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Sherry’s post looks in to the issue of road congestion in major cities around the world, reflecting on the Sustainable Urban Transport approach to combatting this issue. She also picks up on the numerous environmental, social and economic challenges faced in densely populated cities. Moreover, how these challenges can be flipped to benefit the city looking at interconnected public transportation systems as a possible solution. From reading Sherry’s blog, I have looked further in to the topic and identified 2 innovative current and future concepts that aim to tackle these issues, which I will discuss within this comment.

 

Reducing Private Car Use

 

As Sherry mentioned in her post the sheer numbers of vehicles on our roads is quite obviously the issue in many main cities. A solution that many governments and privatised companies are taking is car sharing schemes. Carplus in London is an innovative example of a new trend taking off known as Car Clubs, that aim to not only remove the number of cars on the roads but improve the Co2 efficiency of those that are left.

 

The idea seeks for people to trade in their vehicles and join a large-scale car sharing community that provides new top-quality vehicles with ultra-low emissions. A study by Carplus showed that in London 193,000 of their members managed to share 3,000 vehicles between them. You cannot be certain that the service is 100% efficient in removing people privatised cars from the road. However, I believe it is a good way of incentivising the use of car sharing services, especially through providing vehicles that would in most cases by better than what a person may personally own.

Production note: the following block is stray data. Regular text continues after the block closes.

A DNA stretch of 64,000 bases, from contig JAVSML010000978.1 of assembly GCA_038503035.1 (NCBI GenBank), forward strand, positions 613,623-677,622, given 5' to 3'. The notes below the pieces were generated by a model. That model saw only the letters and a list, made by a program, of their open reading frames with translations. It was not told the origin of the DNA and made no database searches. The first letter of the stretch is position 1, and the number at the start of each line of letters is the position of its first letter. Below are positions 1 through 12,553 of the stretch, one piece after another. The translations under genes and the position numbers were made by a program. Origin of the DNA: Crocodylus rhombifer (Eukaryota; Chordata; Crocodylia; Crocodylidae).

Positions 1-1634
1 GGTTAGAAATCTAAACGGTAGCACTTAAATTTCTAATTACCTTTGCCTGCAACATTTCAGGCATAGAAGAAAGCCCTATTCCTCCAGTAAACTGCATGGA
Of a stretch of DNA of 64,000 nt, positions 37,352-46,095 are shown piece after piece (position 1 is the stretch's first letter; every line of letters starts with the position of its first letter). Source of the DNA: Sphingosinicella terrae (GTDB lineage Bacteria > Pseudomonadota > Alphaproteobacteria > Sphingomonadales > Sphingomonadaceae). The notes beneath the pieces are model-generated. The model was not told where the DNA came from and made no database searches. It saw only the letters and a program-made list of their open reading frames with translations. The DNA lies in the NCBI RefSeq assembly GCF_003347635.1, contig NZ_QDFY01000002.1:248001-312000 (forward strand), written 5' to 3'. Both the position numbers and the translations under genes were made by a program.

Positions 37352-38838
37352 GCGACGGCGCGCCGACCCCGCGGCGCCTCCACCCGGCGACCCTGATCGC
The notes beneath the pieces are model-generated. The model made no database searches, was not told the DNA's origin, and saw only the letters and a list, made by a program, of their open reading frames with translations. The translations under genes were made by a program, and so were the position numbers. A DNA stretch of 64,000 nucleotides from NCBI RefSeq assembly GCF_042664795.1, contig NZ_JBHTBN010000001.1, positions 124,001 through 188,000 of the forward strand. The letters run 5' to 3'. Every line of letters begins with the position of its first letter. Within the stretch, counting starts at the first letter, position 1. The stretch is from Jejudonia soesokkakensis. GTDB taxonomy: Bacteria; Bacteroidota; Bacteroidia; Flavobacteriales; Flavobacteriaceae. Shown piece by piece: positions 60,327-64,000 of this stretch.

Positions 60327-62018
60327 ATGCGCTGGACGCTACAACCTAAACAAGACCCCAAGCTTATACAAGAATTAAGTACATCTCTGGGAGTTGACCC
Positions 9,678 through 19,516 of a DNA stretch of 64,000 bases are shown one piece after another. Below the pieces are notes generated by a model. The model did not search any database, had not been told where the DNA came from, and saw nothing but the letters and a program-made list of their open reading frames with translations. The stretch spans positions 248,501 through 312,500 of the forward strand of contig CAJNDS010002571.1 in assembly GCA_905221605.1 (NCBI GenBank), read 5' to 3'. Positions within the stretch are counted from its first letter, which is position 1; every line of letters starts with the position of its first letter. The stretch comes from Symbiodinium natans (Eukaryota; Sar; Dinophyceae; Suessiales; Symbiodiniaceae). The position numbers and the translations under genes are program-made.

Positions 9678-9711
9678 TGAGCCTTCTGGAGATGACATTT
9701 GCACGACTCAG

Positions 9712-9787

Carplus

 

Maximising Public Transport Efficiency

 

Public transport as stated within Sherry’s post is quite evidently the next logical step in automotive movement for people. However, that is not to say that our current modes and systems are necessarily at their best. With new vehicular technologies being developed around the world it is essential that these concepts be integrated with one another in future schemes. An out-there scheme that uses future technologies to maximise public transport efficiency is electric modular transport, which is currently in its concept stage by the company ‘next future transportation inc.’.

 

This concept looks to develop driverless modules that can fit up to 6 people in the space of smart car, and has a fully automated pick up and drop off system that is defined by the user through an app. This scheme if successful would maximise efficiency of movement around urban cities, getting people to places faster and with less consumption of energy. Although still at a very early stage, this looks to be the potential future for public transport that could revolutionise the current transport system as we know it.

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Below are links to the developer’s sites mentioned if you would like to look at either scheme in more detail:

 

 

 

References:

  • Next Future Transportation. (2017). Next Future Transportation. [online] Available at: http://www.next-future-mobility.com [Accessed 5 Jan. 2018].
  • org.uk. (2017). Air quality fix requires clean innovative car sharing schemes | Carplus. [online] Available at: https://www.carplusbikeplus.org.uk/air-quality-fix-requires-clean-innovative-car-sharing-schemes/ [Accessed 5 Jan. 2018].

 

School of Architecture
Planning and Landscape
Newcastle upon Tyne
Tyne and Wear, NE1 7RU

Tel: 0191 208 6509

Email: nicola.rutherford@ncl.ac.uk


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